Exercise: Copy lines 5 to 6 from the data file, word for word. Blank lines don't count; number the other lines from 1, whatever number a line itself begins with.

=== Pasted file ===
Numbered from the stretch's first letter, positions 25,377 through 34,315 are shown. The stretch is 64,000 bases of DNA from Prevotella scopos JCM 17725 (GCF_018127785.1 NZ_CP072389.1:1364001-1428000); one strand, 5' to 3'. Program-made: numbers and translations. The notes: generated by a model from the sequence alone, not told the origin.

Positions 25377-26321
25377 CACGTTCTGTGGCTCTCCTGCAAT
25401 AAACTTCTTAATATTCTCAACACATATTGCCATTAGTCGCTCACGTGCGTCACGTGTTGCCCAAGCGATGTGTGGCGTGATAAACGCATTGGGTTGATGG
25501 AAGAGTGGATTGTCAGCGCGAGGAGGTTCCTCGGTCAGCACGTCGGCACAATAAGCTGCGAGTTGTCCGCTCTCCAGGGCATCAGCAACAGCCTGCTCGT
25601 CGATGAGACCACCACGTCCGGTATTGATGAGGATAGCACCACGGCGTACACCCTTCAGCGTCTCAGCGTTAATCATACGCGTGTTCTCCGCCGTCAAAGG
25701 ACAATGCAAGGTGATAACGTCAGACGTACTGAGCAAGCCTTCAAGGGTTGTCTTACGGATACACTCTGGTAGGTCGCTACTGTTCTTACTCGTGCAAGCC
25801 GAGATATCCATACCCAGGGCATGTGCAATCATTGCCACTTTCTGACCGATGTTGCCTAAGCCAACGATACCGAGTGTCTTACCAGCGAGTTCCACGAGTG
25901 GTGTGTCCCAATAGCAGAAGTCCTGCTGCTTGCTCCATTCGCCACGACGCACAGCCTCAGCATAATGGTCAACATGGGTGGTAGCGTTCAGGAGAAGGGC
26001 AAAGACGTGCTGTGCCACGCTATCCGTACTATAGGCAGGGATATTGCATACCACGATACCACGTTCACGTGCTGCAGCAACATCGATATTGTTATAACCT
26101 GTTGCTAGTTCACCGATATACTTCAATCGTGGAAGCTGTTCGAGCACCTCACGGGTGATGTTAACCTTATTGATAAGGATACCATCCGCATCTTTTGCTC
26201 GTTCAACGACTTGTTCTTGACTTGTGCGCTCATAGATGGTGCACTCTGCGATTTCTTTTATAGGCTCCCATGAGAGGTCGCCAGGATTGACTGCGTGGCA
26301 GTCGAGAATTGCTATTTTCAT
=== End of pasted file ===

25501 AAGAGTGGATTGTCAGCGCGAGGAGGTTCCTCGGTCAGCACGTCGGCACAATAAGCTGCGAGTTGTCCGCTCTCCAGGGCATCAGCAACAGCCTGCTCGT
25601 CGATGAGACCACCACGTCCGGTATTGATGAGGATAGCACCACGGCGTACACCCTTCAGCGTCTCAGCGTTAATCATACGCGTGTTCTCCGCCGTCAAAGG